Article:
I feel justified at this point in saying that I have "resurrected" the 1972 Honda CB350F I have been working on on and off for a couple of years now. First, because the starter circuit rusted out (precipitating a growing need to replace all the handlebar controls on the bike as soon as I can), I needed to as a temporary measure wire in a new starter switch. To do this, I bypassed the wiring that goes up through the handlebars to the starter switch there, and wired in my own substitute zip-tied to the frame of the bike. Then, in a move that I rightfully criticize others for doing, I wired the other side of the starter solenoid directly to the negative terminal of the battery. That's fine temporarily, but I will replace all that wiring when I replace the handlebar controls. For a temporary fix, it works fine and shouldn't present any problems in the meantime. I fabricated a small connector on the end of a 10ga solid copper wire strung directly on top of the airbox, which is about to become extra storage space (for tools or whatever) since I'm putting velocity stacks on the intakes to replace the air cleaner assembly.
So, after some further adjustment and some priming of the fuel system with an oral syringe full of gasoline ("No, Mr. Pharmacist, I do not have a prescription I would like to fill this syringe with."), I got the bike to start, reach operating temperature, and idle for several minutes very loudly. I can't even begin to describe in this blog posting the level of hootin' and hollerin' that then ensued as I proceeded to rev the engine until it backfired a couple of times to clear it. Suffice it to say I was very animated.After several minutes of idle, I stopped the engine to check the spark plug condition. For those who don't work on cars or bikes, spark plugs are your window into the deep interior of your engine. They protrude into the actual combustion chamber in the cylinder, and are the origin of the many explosions inside the engine. The deposits that collect on them are both similar to the deposits left on the sides of the cylinder itself, and are extremely helpful and indicative of the state of the engine. I could see from the state of the number 2 and 3 plugs that those two cylinders were getting fuel delivered to them (the plugs smelled like gasoline) but weren't igniting strongly. When I held the plugs up against the engine block and turned the engine, with the plug still connected to its ignition wire, I saw a quick bright-orange spark. What I really wanted to see there was a hot blue spark. The tip of the plug was also nearly completely free of any carbon deposits. You don't want your plugs to be caked over with soot, but you definitely do want to see them become blackened a little. There should be a nice, even dusting of char on the whole surface of the plug, sort of like toasted bread, stopping at the threads (which should be completely unexposed). NGK has a very helpful pictorial guide for reading the condition of spark plugs. So, I started troubleshooting the rest of the ignition system, eventually coming to the ignition points and condensers. These were in original condition and probably hadn't been looked at ever in the entire life of the bike, but both condensers were worn out. The ignition points themselves looked like they were in okay shape but without replacing the condensers first I can't really speak to their condition. I adjusted their gap using a feeler gauge and left the panel open for when I get the new condensers.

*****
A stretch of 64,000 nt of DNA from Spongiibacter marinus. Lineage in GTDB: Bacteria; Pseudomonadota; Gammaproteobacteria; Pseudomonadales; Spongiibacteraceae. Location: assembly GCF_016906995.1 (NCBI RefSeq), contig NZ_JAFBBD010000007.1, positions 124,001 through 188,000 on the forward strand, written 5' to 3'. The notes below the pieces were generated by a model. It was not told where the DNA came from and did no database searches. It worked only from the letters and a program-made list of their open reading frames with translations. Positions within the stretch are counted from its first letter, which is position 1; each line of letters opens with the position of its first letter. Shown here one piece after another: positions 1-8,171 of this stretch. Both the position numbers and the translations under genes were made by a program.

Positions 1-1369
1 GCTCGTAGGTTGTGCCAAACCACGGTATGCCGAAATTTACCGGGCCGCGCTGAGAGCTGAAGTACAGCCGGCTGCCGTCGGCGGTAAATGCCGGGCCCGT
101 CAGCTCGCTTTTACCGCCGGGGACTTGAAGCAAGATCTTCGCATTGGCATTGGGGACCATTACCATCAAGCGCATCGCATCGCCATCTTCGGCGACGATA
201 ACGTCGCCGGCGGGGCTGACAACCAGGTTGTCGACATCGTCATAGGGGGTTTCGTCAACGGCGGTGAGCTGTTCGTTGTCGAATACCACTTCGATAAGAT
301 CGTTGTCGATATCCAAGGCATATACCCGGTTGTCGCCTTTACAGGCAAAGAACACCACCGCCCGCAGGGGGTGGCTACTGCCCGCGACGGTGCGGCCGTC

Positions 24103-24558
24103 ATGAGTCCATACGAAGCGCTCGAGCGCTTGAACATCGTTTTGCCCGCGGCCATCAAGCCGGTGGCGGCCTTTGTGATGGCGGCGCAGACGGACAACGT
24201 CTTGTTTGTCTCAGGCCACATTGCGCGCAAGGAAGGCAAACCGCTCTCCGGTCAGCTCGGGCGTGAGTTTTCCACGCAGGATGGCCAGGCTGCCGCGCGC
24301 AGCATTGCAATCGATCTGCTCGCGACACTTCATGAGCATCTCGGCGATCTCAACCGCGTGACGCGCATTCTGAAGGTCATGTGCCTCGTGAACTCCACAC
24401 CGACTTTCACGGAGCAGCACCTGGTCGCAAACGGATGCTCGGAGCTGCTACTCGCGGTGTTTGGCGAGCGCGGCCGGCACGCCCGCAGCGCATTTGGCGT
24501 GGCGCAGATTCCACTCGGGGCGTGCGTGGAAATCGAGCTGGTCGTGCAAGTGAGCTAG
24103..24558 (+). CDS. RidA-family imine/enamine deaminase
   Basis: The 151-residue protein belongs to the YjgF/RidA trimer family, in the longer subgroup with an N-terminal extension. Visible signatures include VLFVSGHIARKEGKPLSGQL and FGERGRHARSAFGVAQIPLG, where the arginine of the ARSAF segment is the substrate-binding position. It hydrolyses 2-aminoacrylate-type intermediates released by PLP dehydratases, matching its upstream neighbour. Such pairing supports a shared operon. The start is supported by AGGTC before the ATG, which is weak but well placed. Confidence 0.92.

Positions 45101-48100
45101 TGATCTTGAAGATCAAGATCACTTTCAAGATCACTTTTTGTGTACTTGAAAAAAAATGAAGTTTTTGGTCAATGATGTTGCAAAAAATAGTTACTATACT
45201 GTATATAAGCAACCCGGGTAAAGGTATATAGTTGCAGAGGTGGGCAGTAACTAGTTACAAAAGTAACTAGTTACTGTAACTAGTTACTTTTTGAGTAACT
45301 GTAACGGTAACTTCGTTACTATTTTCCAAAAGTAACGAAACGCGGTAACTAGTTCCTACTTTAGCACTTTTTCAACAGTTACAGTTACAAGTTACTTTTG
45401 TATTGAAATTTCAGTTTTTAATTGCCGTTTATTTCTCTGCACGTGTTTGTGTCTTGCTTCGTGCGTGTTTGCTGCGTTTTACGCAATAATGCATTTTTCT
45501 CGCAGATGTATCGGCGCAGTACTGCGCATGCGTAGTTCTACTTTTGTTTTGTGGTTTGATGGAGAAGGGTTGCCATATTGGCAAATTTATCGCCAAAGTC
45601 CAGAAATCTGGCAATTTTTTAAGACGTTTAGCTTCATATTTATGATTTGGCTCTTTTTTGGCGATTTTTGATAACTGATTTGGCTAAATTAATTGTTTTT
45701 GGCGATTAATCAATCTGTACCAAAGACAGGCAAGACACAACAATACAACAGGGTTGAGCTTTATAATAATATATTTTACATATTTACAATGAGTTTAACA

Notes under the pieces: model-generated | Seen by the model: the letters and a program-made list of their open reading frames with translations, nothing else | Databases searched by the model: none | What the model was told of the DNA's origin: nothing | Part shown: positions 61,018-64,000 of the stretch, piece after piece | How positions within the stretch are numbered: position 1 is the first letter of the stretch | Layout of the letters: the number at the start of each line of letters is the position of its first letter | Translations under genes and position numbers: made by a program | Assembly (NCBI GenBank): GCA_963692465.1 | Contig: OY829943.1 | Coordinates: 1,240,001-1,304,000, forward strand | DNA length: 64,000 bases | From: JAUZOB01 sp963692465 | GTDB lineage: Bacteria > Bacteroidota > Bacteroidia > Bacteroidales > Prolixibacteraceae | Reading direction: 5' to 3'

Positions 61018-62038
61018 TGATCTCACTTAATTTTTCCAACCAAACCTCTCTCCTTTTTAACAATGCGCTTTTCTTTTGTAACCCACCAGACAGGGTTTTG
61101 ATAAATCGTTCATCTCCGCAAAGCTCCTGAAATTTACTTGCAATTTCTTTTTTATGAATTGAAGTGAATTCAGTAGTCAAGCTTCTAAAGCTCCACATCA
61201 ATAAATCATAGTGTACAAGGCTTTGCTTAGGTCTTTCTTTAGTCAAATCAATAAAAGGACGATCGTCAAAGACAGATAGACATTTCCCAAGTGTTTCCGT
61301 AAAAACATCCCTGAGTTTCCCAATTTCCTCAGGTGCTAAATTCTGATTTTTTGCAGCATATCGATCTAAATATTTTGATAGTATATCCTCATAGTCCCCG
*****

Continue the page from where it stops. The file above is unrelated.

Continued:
I just now got a set of finer feeler gauges specifically for the adjustment of valve clearances on Honda motorcycles (damnable Honda with their ridiculously tight tolerances has those clearances at a nearly-impossible-to-get-exactly-right 0.002"). So once I get that done this afternoon I should be rid of the slight ticking/tapping noise the idle makes. After I make the rest of these adjustments and adjust the timing advance and everything, I think I can reasonably call this bike in better condition than any other time other than when it rolled off the factory line in Japan. More updates to come. Keep your throttle steady and ride straight, space cadets.